Things That Get Dull in the Night.
Hide and Shriek on PC
Well I did shriek. I definitely did shriek. It was more of a sort of confused all-purpose noise that covered all my bases: a bit mystified as to what I was doing, not really understanding the mechanics, and then I suppose the floating dog head was a genuine panic. My time with Hide and Shriek, the online multiplayer game from developer/publisher Funcom, did involve both hiding and the occasional shriek. I sort of have to say a bit more than that, don’t I?
Well, after the first couple of games you do get the hang of what it is you should be after. The “how to play” option on the main menu doesn’t mince words, but in its brevity it glazes over a lot of the finer points. You’ll experiment and lose a few matches until things click. So, each match takes place in a school at night time (suitably creepy in a Sunnydale sort of way) and both players are invisible to each other, but leave telltale signs of passage – a floating object here, an opening door there. Scare your opponent three times, or collect enough runes to cast spells and outscore them. These spells can be pretty handy, trapping your opponent on the spot, sending them flying, or ensnaring them in a maze-like parallel dimension.
The moments where you’re innocently scrabbling around in a classroom for a rune, (good old high school eh?) only to be interrupted by a floating demonic skull, or the aforementioned dog head are actually pretty scary. If you do spot your adversary via some telltale sign like a floating chair, you can hit the space bar to unleash your own jump scare. In a nice touch, these can actually be customized on the main menu. I went for a horned skull with glowing eyes – it reminded me of one of my old teachers.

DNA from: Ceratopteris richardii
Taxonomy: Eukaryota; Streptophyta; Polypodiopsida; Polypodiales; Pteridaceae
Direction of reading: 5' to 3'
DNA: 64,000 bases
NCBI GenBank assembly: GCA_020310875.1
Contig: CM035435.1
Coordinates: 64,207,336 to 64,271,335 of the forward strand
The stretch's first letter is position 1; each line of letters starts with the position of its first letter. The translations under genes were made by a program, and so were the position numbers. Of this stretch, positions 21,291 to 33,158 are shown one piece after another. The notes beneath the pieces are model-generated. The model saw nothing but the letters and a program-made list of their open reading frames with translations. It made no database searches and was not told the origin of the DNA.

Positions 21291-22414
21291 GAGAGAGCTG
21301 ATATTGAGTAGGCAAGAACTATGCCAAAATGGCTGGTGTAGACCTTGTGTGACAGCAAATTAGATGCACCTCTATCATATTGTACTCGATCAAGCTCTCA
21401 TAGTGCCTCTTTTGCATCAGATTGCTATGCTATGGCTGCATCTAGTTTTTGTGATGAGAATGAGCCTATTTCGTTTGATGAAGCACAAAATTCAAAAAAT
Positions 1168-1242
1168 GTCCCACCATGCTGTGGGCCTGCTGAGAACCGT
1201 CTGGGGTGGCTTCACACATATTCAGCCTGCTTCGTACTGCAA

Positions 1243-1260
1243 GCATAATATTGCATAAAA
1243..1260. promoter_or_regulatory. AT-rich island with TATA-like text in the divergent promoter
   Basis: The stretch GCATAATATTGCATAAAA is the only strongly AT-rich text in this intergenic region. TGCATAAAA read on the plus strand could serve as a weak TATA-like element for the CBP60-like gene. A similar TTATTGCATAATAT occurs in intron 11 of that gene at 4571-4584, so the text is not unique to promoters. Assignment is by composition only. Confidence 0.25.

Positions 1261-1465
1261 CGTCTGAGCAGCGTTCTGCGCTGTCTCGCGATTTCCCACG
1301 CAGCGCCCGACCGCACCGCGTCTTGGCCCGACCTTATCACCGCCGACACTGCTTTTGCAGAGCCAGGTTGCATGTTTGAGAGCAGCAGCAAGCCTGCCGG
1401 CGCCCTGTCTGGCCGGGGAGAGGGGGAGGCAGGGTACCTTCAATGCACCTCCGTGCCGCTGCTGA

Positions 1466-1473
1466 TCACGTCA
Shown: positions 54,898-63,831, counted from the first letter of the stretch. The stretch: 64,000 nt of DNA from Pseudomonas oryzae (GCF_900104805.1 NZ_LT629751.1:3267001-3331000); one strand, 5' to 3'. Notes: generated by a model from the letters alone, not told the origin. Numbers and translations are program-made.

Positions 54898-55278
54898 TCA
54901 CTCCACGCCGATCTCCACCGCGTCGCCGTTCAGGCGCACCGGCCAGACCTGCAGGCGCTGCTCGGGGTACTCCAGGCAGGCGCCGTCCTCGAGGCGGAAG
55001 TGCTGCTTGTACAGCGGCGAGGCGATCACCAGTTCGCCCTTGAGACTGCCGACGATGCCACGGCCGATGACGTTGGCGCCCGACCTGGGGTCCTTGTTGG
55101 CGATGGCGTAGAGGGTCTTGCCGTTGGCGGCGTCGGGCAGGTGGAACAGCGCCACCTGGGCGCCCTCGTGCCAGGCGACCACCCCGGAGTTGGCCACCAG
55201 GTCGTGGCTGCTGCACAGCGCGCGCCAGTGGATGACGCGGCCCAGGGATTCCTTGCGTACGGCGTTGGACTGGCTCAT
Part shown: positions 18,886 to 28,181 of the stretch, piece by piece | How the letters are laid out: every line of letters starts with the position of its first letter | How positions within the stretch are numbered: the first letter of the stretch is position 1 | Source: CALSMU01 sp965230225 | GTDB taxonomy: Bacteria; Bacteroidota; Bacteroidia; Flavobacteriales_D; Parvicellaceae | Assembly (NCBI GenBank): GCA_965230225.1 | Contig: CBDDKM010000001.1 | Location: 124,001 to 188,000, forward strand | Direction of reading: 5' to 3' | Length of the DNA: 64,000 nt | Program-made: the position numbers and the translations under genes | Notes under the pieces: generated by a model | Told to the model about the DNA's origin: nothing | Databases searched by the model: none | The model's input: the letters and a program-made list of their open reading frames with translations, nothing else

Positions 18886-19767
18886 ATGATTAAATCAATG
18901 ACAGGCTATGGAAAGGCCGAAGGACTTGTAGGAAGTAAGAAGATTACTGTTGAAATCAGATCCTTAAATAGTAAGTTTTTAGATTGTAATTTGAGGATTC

The trouble with Hide and Shriek is the omnipresence of the countdown clock. I don’t mean the clock that times the matches. I mean the clock that starts ticking in your brain before you’ve had enough. It wont tick for long. Aside from the occasional glitch – some doors get anxious and flappy when you approach – the game is pretty solid. Funcom has opted for Unreal Engine 4 and there’s a nice layer of polish to the school setting: reflections, rain on windows, the light and shadow is very nice, and objects feel tactile and pleasing. While there isn’t all that much wrong with the game, what’s right with it is, in the end, pretty throwaway. After a good five matches there isn’t much incentive to carry on.
The nugget at the core of the idea is the simple pleasure of giving your space bar a triumphant whacking, smug in the knowledge that you’ve just made some poor sap jump out their seat. You’ll take all the more pleasure in inflicting this pain because you’ll know precisely what it’s like, having had your fair share too. It’s always fun when games allow us to indulge our wicked sides, and scaring people is fun; it’s all in the spirit of the holiday after all. The trouble is that this nugget is buried in a thick layer of mediocre gameplay, of scrabbling around for runes, of fumbling around doors and getting snagged on the odd bit of scenery. It’s worth noting that occasionally I would simply teleport to the other side of a room; I’m still not sure if that was a glitch or if my opponent was fiendishly toying with me.
In fact, speaking of the spirit of the holiday: there’s another countdown timer right there. It does seem unlikely anyone will still be playing Hide and Shriek after October 31st. There’s nothing wrong with that either: it’s a seasonal release and it bears a seasonal release price tag, clocking in at just under five dollars. It’s adequate; it has compelling moments; it passes the time, until enough time passes and you’ve had your fill. To say that it’s repetitive would be akin to calling an online shooter or a sports game repetitive: whilst it absolutely is, it all comes down to whether or not the fun can sustain the repetition. I can’t say it did, really, though being reminded of my old history teacher was scary enough I suppose.
Score: 2/5 – Poor